Sunday, August 15, 2021

Free Guy

I had lots of fun watching this movie, an action-comedy about a non-player character (NPC) in an online game who develops into the world's first artificial intelligence life form. It stars Ryan Reynolds, of Deadpool fame, as a guy literally named Guy who realizes that there could be more to life than ducking behind the counter during a bank robbery, when he notices the girl of his dreams walking down the street. The trouble is, she's one of the "sunglasses people," the heroes of this world, who are above paltry things like the law or talking to non-sunglasses people like him. Nevertheless, he perseveres, acquiring sunglasses (which reveal all kinds of ways of collecting points in the game) and leveling up until she starts to notice him – and fall in love with him.

Only, she's a real-world person who plays the game because she suspects the game manufacturer stole code from her and she's looking for the evidence, and when the bad guy realizes what she's up to, he starts messing with Guy's world in an attempt to stop her. The result is a wild, weird, reality-hopping, action-packed adventure that hits an unusual range of emotional notes for its type of movie.

Naturally, it excels in the kind of humor that Ryan Reynolds specializes in – like a scene of slow-motion carnage that his character watches with a dreamy expression and a romantic pop song playing in his imagination, which you see multiple times in the Deadpool franchise. Also there's a scene in which Guy and the girl are speeding down a street while an unseen force hurls cars, trees and buildings at them, which should remind anyone who saw it of R.I.P.D. (Edit: Channing Tatum has a scene that also plays to the type established for him by such films as Magic Mike and Hail, Caesar.) The characters are an entertaining ensemble, including a certain Dude who is basically a physically pumped but mentally cracked copy of Guy. The baddie is played by Taika Waititi, the multiple-award-winning actor-writer-director of such movies as Thor: Ragnarok, Boy, What We Do in the Shadows and Jojo Rabbit, who does an excellent job of making you want to punch him in the face.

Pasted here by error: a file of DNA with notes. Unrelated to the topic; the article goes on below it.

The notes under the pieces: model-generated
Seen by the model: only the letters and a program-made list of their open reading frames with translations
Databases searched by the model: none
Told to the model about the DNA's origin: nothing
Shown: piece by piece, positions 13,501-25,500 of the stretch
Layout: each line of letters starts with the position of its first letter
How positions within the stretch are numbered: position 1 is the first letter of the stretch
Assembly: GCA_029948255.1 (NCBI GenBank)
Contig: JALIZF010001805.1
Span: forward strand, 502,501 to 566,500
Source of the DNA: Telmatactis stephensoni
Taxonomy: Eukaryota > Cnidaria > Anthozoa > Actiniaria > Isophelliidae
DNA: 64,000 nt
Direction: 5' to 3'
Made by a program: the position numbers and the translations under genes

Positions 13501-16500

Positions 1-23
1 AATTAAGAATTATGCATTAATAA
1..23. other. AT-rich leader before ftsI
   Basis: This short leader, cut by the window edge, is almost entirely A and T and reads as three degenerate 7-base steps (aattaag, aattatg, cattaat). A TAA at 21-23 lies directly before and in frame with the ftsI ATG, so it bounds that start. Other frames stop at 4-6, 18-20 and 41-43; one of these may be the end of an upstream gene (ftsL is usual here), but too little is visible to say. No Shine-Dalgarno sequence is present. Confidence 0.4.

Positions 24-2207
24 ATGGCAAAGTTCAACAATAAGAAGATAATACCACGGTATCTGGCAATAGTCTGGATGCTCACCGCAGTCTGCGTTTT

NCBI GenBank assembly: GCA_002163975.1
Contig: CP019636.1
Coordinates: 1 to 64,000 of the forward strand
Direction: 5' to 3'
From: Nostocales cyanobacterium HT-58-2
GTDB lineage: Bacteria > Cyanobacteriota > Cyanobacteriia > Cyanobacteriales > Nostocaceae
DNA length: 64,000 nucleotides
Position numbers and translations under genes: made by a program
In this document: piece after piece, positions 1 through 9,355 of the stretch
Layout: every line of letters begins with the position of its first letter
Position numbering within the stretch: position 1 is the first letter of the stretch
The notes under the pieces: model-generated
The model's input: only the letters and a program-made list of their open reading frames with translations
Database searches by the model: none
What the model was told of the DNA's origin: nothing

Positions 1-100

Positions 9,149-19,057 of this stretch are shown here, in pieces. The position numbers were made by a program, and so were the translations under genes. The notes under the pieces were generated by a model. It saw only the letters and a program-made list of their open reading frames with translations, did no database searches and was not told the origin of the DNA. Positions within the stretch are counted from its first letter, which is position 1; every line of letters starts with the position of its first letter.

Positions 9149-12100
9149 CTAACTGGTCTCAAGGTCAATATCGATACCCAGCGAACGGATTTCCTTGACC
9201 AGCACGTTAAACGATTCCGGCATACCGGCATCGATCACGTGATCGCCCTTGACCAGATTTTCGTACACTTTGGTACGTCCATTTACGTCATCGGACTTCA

The other cast members are effective if not particularly well known to me, other than a minor part for Channing Tatum, some celebrity cameos and some A-list actors in the voice cast. The romantic leads in the real world are played by Jodie Comer and Joe Keery, both known for roles in things I haven't seen such as Killing Eve and Stranger Things. I thought they were all good, and other than an over-indulgent epilog I think the story shaped up pretty well, with tons of crazy imagery and a suspenseful, explosive climax. It made me laugh out loud several times, got me slightly choked up a couple times (I swear, at least one of those moments was because of the suspense) and of course, the inappropriateness of some of the humor was not lost on me, but is (once again) very much in keeping with Ryan Reynolds' creative style.

Three Scenes That Made It For Me: (1) You could almost pick any scene of Waititi being a terrible boss, but I got a special kick out of the moment where he tries to jump up from lying on the floor, fails twice, then scrambles to his feet and gives a little hop to cover for it. (2) The sequence in which the whole internet turns to watch the live stream of Guy's climactic run off the edge of the world he knows, and you sense that everyone is rooting for him. (3) Guy kisses Molotovgirl in the park. The music rises and then, in mid-kiss, the scene cuts to Millie in her apartment, musicless, watching the scene on her screen, then cuts back to the music and everything. I'd like to count as part of this scene the sequel kiss in which it all comes back to Guy in the form of a visible explosion of lines of programming. And maybe an honorable mention would have to go to the scene in which Millie realizes she let an AI character kiss her (as, up to that moment, she assumed Guy was another gamer). "Oh, he found the button all right" is one of the biggest laugh-lines in the flick.

I'd better cut myself off there, because several other honorable mentions are lining up. On the way out of the theater tonight, I overheard a guy saying he thought the movie was stupid. But the woman he was with disagreed, and I'm with her. I think it holds up as a visual feast, an emotionally engaging adventure and a vehicle for Ryan Reynolds' particular style of comedy. And it's just plain fun.

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